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Barbenheimer: Brand collabs and bias in action

In behavioural science we talk a lot about “biases”. For those new to the discipline they’re a good short cut in understanding how our minds work. Explain confirmation bias and people generally recognise and intuitively understand why it has an impact on decision making. In our work we often look to negate or manage biases for consumer outcomes, as demonstrated by our recent work on the Financial Conduct Authority’s new Consumer Duty rules. But biases aren’t all bad for business, and the recent runaway success of Barbenheimer demonstrates how biases can positively influence marketing.

Both films were nailed on to be a success. One, the first post-pandemic blockbuster from one of the leading filmmakers of the 21st century. The second, a film based on an iconic childhood toy, from one of the most exciting new writer-directors of the past 10 years. Both films had huge marketing budgets of upwards of $100 million. But take a step out in central London on opening weekend, with streets filled with groups of people in pink, it’s easy to view these films as not just cinema blockbusters, but as a cultural movement.

Counterprogramming is a common strategy for movie studios. By releasing tonally contrasting movies at the same time you can theoretically play demographics off each other and attract larger audiences. What I’m sure the marketers for both movies didn’t count on was the huge upswell of viral social media promotion both movies received with the “Barbenheimer” meme, which, while not entirely responsibility for their success, would certainly have had an impact on box office and can provide some behavioural lessons in marketing and collaborations.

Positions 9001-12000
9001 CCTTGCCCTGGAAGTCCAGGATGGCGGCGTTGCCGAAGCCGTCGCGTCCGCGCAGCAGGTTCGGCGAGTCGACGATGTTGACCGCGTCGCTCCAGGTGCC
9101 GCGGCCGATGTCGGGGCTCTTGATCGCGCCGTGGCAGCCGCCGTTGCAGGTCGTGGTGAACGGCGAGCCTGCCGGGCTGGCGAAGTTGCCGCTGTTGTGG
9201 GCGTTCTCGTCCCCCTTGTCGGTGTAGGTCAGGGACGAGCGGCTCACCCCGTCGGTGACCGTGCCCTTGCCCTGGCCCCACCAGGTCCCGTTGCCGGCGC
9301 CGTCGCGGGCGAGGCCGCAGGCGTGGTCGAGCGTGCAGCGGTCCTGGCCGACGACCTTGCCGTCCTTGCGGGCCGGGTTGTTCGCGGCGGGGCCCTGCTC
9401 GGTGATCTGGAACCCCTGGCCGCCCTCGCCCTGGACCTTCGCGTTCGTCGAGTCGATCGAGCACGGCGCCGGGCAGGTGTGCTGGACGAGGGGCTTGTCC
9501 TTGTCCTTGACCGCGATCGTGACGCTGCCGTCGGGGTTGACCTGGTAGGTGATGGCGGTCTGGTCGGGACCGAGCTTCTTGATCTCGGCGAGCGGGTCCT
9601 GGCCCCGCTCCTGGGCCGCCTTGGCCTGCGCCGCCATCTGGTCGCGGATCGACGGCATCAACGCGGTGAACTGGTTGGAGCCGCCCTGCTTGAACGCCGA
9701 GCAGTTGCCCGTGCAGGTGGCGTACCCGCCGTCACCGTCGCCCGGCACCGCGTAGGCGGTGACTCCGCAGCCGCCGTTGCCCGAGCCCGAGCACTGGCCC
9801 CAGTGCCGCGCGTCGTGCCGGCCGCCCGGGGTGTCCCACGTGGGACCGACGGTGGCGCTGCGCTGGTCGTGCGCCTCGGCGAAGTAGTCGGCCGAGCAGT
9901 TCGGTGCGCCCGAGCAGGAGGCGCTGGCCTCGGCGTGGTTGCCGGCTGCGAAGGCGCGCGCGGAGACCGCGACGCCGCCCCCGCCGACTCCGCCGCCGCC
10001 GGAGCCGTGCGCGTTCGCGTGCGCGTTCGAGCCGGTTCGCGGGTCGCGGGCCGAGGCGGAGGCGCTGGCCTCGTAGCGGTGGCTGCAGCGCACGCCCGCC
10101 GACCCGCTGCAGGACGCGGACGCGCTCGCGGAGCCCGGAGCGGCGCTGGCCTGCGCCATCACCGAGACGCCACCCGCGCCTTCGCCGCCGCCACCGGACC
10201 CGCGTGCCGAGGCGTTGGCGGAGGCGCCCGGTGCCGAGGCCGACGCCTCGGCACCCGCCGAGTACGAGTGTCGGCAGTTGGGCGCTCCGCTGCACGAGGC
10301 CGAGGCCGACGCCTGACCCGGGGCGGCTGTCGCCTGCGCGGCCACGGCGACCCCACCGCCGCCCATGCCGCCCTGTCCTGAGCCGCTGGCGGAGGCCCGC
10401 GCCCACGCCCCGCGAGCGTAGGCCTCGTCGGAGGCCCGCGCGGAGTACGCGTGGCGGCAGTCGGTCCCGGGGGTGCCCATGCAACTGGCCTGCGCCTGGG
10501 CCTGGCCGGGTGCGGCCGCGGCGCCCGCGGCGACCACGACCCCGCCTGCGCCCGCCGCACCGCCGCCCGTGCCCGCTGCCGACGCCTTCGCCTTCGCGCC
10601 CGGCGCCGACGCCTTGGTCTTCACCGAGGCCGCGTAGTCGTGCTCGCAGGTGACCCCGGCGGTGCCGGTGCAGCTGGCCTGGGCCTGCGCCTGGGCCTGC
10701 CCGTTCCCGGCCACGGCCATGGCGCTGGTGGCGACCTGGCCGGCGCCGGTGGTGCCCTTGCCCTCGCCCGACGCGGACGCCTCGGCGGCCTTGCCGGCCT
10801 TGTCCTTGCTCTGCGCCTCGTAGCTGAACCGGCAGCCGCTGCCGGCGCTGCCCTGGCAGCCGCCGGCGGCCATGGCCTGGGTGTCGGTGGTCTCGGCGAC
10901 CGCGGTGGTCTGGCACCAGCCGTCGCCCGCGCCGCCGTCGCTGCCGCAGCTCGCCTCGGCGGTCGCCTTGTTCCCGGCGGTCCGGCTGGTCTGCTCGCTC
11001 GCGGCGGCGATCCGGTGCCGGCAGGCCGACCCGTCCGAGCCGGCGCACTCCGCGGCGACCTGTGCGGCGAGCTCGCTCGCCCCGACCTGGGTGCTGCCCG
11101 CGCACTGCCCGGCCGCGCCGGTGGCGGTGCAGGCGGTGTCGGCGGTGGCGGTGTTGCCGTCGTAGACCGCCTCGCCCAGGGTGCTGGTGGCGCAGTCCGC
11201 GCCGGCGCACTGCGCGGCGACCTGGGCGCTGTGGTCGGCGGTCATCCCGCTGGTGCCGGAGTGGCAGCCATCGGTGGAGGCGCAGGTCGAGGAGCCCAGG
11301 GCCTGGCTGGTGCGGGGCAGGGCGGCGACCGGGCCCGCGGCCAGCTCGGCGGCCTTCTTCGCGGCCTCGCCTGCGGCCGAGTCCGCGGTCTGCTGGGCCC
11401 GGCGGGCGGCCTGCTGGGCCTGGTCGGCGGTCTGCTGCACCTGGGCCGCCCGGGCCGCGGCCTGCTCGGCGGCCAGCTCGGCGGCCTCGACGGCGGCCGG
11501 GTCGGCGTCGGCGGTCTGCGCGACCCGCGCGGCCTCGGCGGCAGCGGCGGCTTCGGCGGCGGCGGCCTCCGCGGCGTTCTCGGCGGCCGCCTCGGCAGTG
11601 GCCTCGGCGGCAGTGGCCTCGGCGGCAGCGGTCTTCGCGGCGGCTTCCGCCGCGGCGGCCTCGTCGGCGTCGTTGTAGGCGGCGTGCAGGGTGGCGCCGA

Collaborations often happen with brands that align on certain values or demographics – Ikea x Lego, Palace x Ralph Lauren, Uber and Spotify – while there is often an element of contrast to many brand collabs, few have the extreme differences in tonality as Barbie and Oppenheimer. The success of the meme and in turn the success of the movie may well have been impacted by the Contrast Effect. By juxtaposing the movies next to each other they enhance or diminish, relative to normal, a consumer’s perception of the film. Rather than let the individual marketing campaigns wash over the consumer, they are placed in the cognitive position of making a choice. And once having made that choice their perception of their favoured, or least favoured film, is exaggerated by the process. Thus creating more demand and excitement to a film that may have passed them by otherwise or elicited a milder emotional trigger.

The second bias we can see at work, is the Endowment Effect – when you own an object you place a higher value on it compared to a product of equal utility and quality. Because the Barbenheimer craze was primarily driven by a fan base who were generating the unofficial creative to go with it, there was a sense of ownership around the event. This sense of ownership wasn’t limited to just those that created a graphic or poster, but also to those that shared the meme online.

The success of Barbenheimer will clearly have repercussions in the marketing and promotion of media. We’ve already seen an attempt at “Saw Patrol” (Saw X and the Paw Patrol movie release on the same day this September) fail online. There is also plenty of evidence of marketers putting too much stock in online chatter. Marvel flop, Mobius, got a second cinema release because of ironic twitter memes, only to flop even harder the second time. While there are clearly key lessons for media marketers to learn from this year’s cultural touchstone, there is a risk for marketers when they don’t understand why it is happening. It’s one thing to monitor social media and look to try and replicate viral memes for marketing, but without knowing the articulated and unarticulated biases, heuristics and emotions behind it, it’s likely to fail. On the other hand, if you know your biases and heuristics and can activate them with the right marketing tactics, you too can create a blockbuster.

If you’re interested in finding out more how you can you effectively use biases and heuristics in media marketing get in touch at hello@irrationalagency.com

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